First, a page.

Appellee was charged by way of accusation with the offenses of driving under the influence of alcohol and driving too fast for conditions. When the case was first called for trial, the arresting officer was unavailable and the trial court granted the State's motion for a continuance. At the second call of the case for trial, the trial court, over the objection of appellee, once again granted the State a continuance due to the unavailability of the arresting officer. When the case was called for trial a third time, both the State and appellee announced "ready." At the request of the State, however, another case on the same docket was given priority and the case against appellee was, over his objection, once again continued. Subsequent to this third continuance, appellee filed a plea in bar seeking an acquittal as to both charges. The trial court conducted a hearing and issued a lengthy order in which it dismissed the accusation against appellee. The State appeals from the trial court's order dismissing the accusation. OCGA 5-7-1
In dismissing the accusation against appellee, the trial court explicitly relied upon speculation as to what might have occurred had it not granted the third continuance and as to what might happen in the future were the case to be called for trial a fourth time. The trial court found that, simply because the arresting officer had not then been physically present, the State's announcement of "ready" at the third call of the case had been misleading and it further found that a fourth call of the case might "well result in another absence" by the officer. The trial court concluded that, had it not granted the third continuance after the State's purportedly misleading announcement of "ready," it could have dismissed the case for failure of the State to proceed and it further concluded that, should the officer fail to appear at a fourth call the result would be "more inconvenience for the court and [appellee]."
Regardless of the trial court's authority to have previously dismissed the case or its authority to do so in the future, the fact remains that the trial court did grant a third continuance and that the case has not yet been called for the fourth time. Once the trial court has continued a case to the next term rather than to require that the State proceed to the trial of the case in accordance with its announcement of "ready," we know of no authority for the trial court to rescind its ruling retroactively and to dismiss the accusation based upon what might have happened had it not ordered the case continued. Likewise, we know of no authority for the trial court to dismiss an accusation for want of prosecution prior to the time that the case is actually called for trial. It follows that the trial court, having ordered the present case continued until the next term, had no authority to dismiss the accusation for want of previous or future prosecution. After the trial court granted a continuance, any test of the viability of the State's former announcement of "ready" would necessarily involve an exercise in speculative hindsight and any question of the State's ability to present its case at some future time would necessarily involve an exercise in speculative foresight. By dismissing the accusation after it had granted a continuance and before the case had been recalled, the trial court erroneously denied the State the opportunity to have its case against appellee determined on the merits. "Under such circumstances, we conclude that the trial court exceeded its authority . . . in dismissing the accusation [against appellee]." State v. Colquitt, 147 Ga. App. 627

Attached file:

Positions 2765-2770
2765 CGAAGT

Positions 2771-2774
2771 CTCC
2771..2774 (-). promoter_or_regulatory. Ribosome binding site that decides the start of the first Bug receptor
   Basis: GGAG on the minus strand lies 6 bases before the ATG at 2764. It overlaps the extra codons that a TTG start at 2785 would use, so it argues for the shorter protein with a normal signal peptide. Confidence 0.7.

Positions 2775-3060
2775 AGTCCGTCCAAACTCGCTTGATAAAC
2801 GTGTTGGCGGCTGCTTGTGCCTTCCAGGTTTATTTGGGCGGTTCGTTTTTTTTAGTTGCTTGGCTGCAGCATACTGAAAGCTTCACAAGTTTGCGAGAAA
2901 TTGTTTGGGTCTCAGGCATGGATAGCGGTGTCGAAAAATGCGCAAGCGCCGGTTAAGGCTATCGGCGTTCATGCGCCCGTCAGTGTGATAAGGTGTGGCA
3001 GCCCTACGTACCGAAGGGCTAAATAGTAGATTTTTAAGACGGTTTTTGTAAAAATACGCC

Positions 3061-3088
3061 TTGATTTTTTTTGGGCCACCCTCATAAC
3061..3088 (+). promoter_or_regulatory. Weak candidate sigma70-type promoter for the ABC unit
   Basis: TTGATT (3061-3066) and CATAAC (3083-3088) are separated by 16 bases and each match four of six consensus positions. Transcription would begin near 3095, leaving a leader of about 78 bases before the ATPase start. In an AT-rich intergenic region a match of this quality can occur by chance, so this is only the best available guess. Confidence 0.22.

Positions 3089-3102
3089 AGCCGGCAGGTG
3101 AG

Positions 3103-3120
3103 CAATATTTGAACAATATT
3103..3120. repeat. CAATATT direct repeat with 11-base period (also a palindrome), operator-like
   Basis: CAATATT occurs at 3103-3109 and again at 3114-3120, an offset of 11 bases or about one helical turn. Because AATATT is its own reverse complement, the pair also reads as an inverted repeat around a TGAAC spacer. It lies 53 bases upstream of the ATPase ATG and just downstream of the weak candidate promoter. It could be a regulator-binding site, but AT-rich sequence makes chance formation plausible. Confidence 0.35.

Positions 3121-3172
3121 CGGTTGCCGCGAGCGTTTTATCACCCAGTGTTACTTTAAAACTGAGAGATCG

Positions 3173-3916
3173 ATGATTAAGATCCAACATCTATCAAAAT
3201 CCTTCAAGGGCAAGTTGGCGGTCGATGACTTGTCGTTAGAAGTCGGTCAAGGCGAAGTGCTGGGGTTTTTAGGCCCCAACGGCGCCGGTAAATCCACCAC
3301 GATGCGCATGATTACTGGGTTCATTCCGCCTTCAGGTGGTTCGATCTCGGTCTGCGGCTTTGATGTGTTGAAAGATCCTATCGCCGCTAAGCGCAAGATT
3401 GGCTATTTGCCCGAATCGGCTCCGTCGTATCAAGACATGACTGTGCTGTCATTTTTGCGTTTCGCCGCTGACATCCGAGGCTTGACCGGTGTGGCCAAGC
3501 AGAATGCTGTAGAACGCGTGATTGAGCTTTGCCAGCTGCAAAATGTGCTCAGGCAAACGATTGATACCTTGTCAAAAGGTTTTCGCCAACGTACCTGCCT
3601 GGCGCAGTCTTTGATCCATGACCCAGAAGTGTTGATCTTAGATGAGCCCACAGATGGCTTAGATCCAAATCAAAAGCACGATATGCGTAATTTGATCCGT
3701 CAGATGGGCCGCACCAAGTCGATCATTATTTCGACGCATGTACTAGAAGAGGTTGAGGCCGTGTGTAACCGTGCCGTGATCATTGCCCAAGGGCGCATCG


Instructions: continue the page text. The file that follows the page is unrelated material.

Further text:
, 629 (249 SE2d 680
SOGNIER, Judge, concurring specially.
I agree with the majority that the judgment below should be reversed, but for a different reason. The record reflects that the trial court's order of dismissal was, in fact, predicated on its prior, January 26, 1987, order announced in open court. The parties and the trial court all agree that order, announced after the State had failed to announce "ready" for trial for the second time, provided that should the State fail to proceed to trial the next time the case was called, the charges would be dismissed. However, the terms of the order actually prepared by appellee and signed by the trial court, also provided that in such eventuality, "[d]efendant shall be found not guilty of the charges pending against him."
I agree with the State's contention that such an order was unauthorized because "[i]t appears that the trial judge, by entering [the January order stating that should the case not proceed to trial appellee would be adjudicated 'not guilty'], was in effect dismissing the [accusation] with prejudice. The Civil Practice Act ([OCGA 9-11-41
(b)]) provides for dismissals with prejudice of civil cases, but the court knows of no statutory or case authority which permits such dismissals in criminal cases." State v. Cooperman, 147 Ga. App. 556
, 558 (2) (249 SE2d 358
) (1978). "A trial judge has no authority to terminate the state's right to prosecute by erroneously attaching the label of 'acquittal' to his ruling [regarding dismissal]." Id. at 558 (4).
I am authorized to state that Presiding Judge Deen joins in this special concurrence.
Spencer Lawton, Jr., District Attorney, Jon Hope, Assistant District Attorney, for appellant.